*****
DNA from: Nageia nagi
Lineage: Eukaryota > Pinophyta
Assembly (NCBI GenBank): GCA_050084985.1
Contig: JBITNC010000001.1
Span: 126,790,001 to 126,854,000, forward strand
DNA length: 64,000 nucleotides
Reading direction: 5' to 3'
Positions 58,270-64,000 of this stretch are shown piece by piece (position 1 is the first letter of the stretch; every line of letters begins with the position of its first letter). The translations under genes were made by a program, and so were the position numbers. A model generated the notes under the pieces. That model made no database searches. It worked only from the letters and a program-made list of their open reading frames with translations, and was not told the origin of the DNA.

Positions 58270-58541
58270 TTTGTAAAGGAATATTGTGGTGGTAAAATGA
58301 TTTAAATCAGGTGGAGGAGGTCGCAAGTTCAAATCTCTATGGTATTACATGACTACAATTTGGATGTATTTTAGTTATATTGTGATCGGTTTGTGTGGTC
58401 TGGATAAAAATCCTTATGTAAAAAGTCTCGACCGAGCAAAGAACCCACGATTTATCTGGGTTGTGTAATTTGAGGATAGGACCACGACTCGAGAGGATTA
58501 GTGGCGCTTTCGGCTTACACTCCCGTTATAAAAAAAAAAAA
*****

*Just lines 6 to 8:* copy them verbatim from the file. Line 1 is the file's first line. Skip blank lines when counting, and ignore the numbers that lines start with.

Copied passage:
DNA length: 64,000 nucleotides
Reading direction: 5' to 3'
Positions 58,270-64,000 of this stretch are shown piece by piece (position 1 is the first letter of the stretch; every line of letters begins with the position of its first letter). The translations under genes were made by a program, and so were the position numbers. A model generated the notes under the pieces. That model made no database searches. It worked only from the letters and a program-made list of their open reading frames with translations, and was not told the origin of the DNA.